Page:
Travel via your mind

IN these exceptional times when we are told to stay indoors, I chose to take myself out and escape to one of the most beautiful cities in the world—Paris.

It’s said that springtime is one of the best times to visit Paris—that’s when the weather starts to warm up and the trees burst into all shades of colour including the cherry blossom which adds a soft pink hue to the city. No visit to Paris is complete without the prerequisite trip to the Eiffel Tower in the seventh arrondissement (district). Putting my fear of heights behind me, I took the elevator to the very top to absorb the size and scope of the city that has entranced people for years. Most of Paris’ charm lies in its architectural landscape. No one comes for the mountain views—because there aren’t any; rather everyone wants to feast their eyes on the classic works of art at the Louvre or go to Notre-Dame which inspired the author Victor Hugo and experience walking along the Seine.

I then made my way to Café Flore for lunch—toute seule. After a short break, I was off to Montematre and to the iconic Basilique du Sacré-Cœur which offers some of the most picturesque views of Paris. As the daylight began to fade turning the colour of the buildings into a sombre grey I took a stroll along the Pont Des Arts, with its medieval arches, that stretches from one side of the Seine to the next.

The sights and sounds that I had experienced in those few hours of sightseeing were enough to fill several pages of my journal but the day wasn’t over because later in the evening I had a seat reserved at the Opéra National de Paris to see the ballet Giselle.

While all of this may sound bizarre, if you have a really vivid imagination and reliable Wi-Fi—it’s not impossible. Yes, the reality in these days of COVID-19 is that we, like so many millions around the world, are confined to our homes. And France, just like its neighbouring countries have closed their borders, people are ordered to say indoors and famous sites like the Eiffel Tower are closed off to the public; ballets and operas have all been postponed for the foreseeable future.

But that didn’t stop me from taking myself to Paris—and it shouldn’t stop you either, that is, if Paris is your cup of tea.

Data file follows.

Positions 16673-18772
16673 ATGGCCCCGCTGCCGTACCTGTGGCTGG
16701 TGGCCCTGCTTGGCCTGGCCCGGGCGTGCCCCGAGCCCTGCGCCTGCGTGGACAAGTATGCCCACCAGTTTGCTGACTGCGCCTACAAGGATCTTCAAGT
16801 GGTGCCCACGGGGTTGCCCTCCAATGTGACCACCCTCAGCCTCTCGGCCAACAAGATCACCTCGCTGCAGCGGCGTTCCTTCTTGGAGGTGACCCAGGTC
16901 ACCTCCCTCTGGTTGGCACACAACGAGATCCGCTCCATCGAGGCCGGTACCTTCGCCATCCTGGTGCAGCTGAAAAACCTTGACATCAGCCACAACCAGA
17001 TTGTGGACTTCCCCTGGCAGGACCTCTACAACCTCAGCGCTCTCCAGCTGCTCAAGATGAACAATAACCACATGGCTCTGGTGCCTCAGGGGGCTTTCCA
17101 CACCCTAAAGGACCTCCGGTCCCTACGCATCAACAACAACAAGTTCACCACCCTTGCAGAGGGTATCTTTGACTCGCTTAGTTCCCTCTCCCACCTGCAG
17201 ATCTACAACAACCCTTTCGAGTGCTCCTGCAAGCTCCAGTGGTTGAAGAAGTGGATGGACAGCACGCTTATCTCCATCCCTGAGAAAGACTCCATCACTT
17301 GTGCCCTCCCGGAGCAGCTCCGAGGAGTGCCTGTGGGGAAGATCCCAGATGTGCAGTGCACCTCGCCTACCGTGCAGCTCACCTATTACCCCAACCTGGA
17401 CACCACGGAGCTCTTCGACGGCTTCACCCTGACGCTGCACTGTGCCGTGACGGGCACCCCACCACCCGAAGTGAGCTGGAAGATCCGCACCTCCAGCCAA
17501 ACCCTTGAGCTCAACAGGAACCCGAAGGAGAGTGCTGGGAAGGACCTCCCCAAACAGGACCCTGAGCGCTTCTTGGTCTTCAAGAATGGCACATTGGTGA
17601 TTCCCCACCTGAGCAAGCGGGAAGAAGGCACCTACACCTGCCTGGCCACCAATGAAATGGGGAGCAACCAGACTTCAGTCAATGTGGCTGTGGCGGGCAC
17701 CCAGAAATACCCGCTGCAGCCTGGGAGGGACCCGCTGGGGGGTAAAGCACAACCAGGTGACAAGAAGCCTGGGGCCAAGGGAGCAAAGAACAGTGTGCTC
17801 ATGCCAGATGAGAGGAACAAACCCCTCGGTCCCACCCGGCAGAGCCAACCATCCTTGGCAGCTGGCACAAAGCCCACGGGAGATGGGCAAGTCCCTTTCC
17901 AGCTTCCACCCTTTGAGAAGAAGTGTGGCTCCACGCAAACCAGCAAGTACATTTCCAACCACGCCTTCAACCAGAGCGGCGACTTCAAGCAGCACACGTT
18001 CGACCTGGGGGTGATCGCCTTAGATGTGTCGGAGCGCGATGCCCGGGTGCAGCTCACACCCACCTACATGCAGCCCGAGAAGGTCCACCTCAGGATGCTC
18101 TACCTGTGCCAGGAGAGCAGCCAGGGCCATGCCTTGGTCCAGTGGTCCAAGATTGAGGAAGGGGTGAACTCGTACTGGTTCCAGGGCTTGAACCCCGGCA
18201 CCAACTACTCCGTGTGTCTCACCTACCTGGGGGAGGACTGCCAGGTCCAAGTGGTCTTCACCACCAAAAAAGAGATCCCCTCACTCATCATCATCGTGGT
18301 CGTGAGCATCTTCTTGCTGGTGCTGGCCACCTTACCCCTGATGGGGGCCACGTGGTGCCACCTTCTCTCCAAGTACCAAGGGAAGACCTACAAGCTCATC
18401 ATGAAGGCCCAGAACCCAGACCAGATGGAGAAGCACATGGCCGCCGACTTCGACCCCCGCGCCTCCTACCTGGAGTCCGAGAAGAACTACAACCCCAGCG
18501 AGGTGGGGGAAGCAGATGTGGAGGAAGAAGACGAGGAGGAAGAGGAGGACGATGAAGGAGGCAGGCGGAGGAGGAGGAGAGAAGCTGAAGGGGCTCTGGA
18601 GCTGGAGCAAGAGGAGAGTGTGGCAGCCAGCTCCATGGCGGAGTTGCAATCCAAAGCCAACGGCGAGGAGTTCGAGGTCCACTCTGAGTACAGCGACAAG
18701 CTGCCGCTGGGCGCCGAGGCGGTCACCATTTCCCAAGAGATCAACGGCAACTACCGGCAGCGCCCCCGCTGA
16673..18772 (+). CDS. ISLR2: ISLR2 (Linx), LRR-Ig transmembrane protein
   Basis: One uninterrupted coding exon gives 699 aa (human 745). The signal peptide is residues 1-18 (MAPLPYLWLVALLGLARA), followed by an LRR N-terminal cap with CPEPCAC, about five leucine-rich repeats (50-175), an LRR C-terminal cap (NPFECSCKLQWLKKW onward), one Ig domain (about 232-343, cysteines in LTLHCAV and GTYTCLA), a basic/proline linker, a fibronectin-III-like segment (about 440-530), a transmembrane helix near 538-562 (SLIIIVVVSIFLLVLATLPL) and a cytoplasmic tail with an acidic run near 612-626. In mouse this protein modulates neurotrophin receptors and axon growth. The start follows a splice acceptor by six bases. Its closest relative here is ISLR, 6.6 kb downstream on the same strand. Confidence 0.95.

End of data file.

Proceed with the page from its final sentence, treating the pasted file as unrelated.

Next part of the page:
It’s all a matter of perspective. We may not be able to travel at this time, but that doesn’t mean we can’t transport our minds to different places. Thanks to the Paris Tourism Office website, I was able to go on a virtual tour of some of the most visited sites in Paris—of course nothing beats the real thing but apart from providing pretty good views of the city, the virtual tours add to our knowledge of the place and can improve the quality of our conversations with others at home. And some of the world’s best theatres including the Paris Opera are offering online performances of operas and ballets—no need to purchase tickets or stand in long lines. We may be a long way from Parisian cafés, but there also are channels on YouTube that give recordings of the sounds from busy Parisian restaurants that can mentally transport you to a chic bistro. Reading is another form of escapism, I made the decision to finally tackle a 453-page book based on the history of Paris and I’m halfway through.

Maybe your passion isn’t learning about countries or cultures, whatever it is there are tonnes of resources about every topic under the sun waiting to be explored. So after you catch up with family and friends, why not take the time to learn a new skill or language or learn as much as you can about something that really interests you?

It is said that Isaac Newton did his best work while under quarantine as the Great Plague swept through England in 1665. He described it as the most intellectually productive period of his life. While we are still coming to terms with social distancing and self-isolation, by shifting our perspective we can begin to see the good that can come out of it. We may or may not have a stroke of genius as Newton had but we could turn this rough period into the most productive and creative time of our lives.


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